Brian Washburn: And you also touched upon this other idea that people should– they shouldn’t feel like they have to walk on eggshells, right? So if they make a mistake, acknowledge the mistake, learn from the mistake, take 30 seconds, and be embarrassed, but it can really save like a world of hurt for other people.
Don’t Be Afraid to Be Wrong and Make Mistakes
Jolene Jang: Yes. Because with your centering yourself, like “I don’t want to be embarrassed.” Well basically “Brian, I’m– you know, your name Washburn, what is it? I remember you’re not worth it. You’re not worth remembering and I’m not going to take the effort.” It is a lack of effort because either I am lazy or I’m embarrassed. So when you can make a mistake, it was in order to help. We’re all going to make mistakes. I make mistakes all the time and I will continue doing it because then I learn. Silence is violence. Silence is compliance. I don’t think we have time, but it’s like, I talk about that and how I lost my whole network, my white network, because they don’t want to be involved with somebody who talks about their Asianness. We like the happy fun specialist, Jolene, the one who’s always out there doing fun things and singing and whatever. And so that silence is really painful.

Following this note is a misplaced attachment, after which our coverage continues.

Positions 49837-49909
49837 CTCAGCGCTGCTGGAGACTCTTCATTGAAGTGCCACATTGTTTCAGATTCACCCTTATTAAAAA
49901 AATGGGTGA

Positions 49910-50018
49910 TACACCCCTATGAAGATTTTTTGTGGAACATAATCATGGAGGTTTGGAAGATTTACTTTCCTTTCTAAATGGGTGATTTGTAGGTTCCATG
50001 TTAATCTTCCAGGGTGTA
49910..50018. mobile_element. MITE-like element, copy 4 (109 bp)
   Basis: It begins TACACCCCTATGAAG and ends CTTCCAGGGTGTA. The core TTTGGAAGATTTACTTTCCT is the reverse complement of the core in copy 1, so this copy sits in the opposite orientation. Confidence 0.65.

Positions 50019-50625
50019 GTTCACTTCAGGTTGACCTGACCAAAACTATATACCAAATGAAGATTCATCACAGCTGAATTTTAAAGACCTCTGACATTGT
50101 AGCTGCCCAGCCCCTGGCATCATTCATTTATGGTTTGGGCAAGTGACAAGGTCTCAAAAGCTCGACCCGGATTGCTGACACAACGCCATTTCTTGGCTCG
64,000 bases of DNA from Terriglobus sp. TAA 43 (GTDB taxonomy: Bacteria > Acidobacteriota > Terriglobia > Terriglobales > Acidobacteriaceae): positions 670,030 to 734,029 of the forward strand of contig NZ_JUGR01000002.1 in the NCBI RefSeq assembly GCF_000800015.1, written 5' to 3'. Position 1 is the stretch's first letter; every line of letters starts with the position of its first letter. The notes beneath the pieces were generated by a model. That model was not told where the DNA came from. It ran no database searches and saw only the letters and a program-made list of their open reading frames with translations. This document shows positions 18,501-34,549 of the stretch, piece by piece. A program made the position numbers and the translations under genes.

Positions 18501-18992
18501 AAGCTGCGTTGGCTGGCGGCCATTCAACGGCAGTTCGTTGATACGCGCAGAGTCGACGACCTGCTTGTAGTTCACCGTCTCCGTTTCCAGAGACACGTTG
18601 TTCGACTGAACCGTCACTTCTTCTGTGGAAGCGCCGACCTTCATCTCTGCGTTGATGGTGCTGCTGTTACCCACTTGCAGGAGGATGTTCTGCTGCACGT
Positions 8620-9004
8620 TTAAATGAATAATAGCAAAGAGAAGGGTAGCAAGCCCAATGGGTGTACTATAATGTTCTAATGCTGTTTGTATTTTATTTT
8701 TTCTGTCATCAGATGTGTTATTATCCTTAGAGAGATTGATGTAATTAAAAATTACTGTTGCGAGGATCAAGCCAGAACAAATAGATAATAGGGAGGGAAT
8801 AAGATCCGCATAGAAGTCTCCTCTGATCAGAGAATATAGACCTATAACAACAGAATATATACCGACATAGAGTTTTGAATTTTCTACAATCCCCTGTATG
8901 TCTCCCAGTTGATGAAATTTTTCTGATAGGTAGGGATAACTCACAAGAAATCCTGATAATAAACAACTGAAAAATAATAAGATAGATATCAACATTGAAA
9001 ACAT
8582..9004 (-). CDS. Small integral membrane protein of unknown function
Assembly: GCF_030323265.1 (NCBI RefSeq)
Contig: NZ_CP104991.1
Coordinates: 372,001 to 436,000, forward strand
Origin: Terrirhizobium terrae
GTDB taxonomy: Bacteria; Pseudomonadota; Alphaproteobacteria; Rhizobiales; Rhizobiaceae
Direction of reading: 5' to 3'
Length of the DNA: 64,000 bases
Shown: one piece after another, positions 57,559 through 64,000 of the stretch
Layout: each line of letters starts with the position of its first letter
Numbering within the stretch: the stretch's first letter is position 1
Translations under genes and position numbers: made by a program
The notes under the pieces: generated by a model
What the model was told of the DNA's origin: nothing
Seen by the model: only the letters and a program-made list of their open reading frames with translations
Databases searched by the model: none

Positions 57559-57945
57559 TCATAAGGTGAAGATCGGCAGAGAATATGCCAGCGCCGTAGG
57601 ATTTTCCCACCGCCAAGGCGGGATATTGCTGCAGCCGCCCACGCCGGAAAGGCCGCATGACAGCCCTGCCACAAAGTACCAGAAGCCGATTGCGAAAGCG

Brian Washburn: Yeah. Why are you always talking about this? Life is good. Come on. Can’t we– right?
Jolene Jang: Shut off the news!
Brian Washburn: Yeah. So one of the tricky questions that I’d love to hear your thoughts on gets into this idea of training and limited budgets for training teams.
Jolene Jang: Mhm.
Brian Washburn: And so after hearing you know a conversation like this, some people might think, “Huh. Maybe I need to go back and look at the imagery that’s in my eLearning course, or some of the language even, some of the colloquialisms that I have in there, but we also have all these new programs that we need to create. Maybe I’ll just kind of use this new learning on the new programs.” What is your philosophy? Should people after kind of being aware that perhaps their current materials aren’t as inclusive as they should be, should people go spend time and money going back and changing already existing materials? Or should they just say, “You know what, now I know I’ll do better the next time I create something.”
Budget-Friendly Ways to Design Inclusive Training Programs